In 1947 he returned to his land of birth during the continuing Indonesian revolution and set up a cultural and literary magazine in an attempt to mitigate the Dutch-Indonesian alienation via art and literature. Although Indonesian intellectuals and artists were receptive to this unique forum political developments and strong anti-Dutch sentiments surpassed all good intentions. In 1952, 4 years into Indonesian independence, Nieuwenhuys repatriated to the Netherlands.
In the Netherlands Nieuwenhuys became a teacher and pursued a literary career. He became a highly influential literary scholar and author and won numerous awards throughout his career, among them the 1983 Constantijn Huygens Prize.
Nieuwenhuys' magnum opus is the authoritative literary classic Mirror of the Indies: A History of Dutch Colonial Literature (Original Dutch: Oost-Indische spiegel), the main reference book regarding Dutch Indies literature
'Mirror of the Indies: A History of Dutch Colonial Literature' translated from Dutch by E. M. Beekman (Publisher: Periplus, 1999) Book review.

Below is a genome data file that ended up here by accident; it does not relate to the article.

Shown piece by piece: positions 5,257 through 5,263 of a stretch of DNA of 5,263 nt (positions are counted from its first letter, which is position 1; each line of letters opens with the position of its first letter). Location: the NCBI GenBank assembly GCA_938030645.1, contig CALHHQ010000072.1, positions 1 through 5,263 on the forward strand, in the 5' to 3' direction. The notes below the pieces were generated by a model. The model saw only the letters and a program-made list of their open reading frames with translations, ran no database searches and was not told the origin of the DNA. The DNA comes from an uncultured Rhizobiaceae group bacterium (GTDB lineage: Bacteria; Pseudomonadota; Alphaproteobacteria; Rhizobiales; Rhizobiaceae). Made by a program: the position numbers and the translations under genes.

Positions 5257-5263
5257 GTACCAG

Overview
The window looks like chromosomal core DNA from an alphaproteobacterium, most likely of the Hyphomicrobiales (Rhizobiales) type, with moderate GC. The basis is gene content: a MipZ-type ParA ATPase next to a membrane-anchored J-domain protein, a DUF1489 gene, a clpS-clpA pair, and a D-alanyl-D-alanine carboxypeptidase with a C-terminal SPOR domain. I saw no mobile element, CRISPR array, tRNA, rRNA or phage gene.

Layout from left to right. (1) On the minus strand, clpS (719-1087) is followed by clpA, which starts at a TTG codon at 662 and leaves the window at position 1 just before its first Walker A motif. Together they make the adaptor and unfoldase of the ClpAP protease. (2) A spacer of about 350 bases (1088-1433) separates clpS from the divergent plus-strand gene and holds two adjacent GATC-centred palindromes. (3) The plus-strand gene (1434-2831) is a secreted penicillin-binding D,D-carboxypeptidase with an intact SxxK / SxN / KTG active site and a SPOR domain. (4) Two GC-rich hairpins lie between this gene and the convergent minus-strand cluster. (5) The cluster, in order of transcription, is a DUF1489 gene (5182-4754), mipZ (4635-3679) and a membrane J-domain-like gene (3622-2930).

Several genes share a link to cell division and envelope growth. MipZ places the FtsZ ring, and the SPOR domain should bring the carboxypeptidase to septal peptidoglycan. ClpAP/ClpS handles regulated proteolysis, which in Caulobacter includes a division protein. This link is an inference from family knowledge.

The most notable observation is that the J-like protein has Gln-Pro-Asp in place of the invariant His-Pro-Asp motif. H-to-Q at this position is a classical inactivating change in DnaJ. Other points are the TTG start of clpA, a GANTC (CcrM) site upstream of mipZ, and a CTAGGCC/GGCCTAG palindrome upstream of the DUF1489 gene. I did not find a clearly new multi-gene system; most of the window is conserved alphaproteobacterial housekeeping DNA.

Hélène "Hella" Serafia Haasse was a Dutch writer, often referred to as "the Grand Old Lady" of Dutch literature, and whose novel Oeroeg (1948) was a staple for generations of Dutch schoolchildren. Her internationally acclaimed magnum opus is Heren van de Thee, translated to The Tea Lords. In 1988 Haasse was chosen to interview the Dutch Queen for her 50th birthday after which celebrated Dutch author Adriaan van Dis called Haasse "the Queen among authors".
Charles Edgar du Perron, more commonly known as E. du Perron, was a famous and influential Dutch poet and author of Indo-European descent. Best known for his literary acclaimed masterpiece Land van herkomst of 1935. Together with Menno ter Braak and Maurice Roelants he founded the short-lived, but influential literary magazine Forum in 1932.
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Paulus Adrianus Daum, more commonly known as P. A. Daum, was a Dutch author of Dutch East Indies literature of the nineteenth century.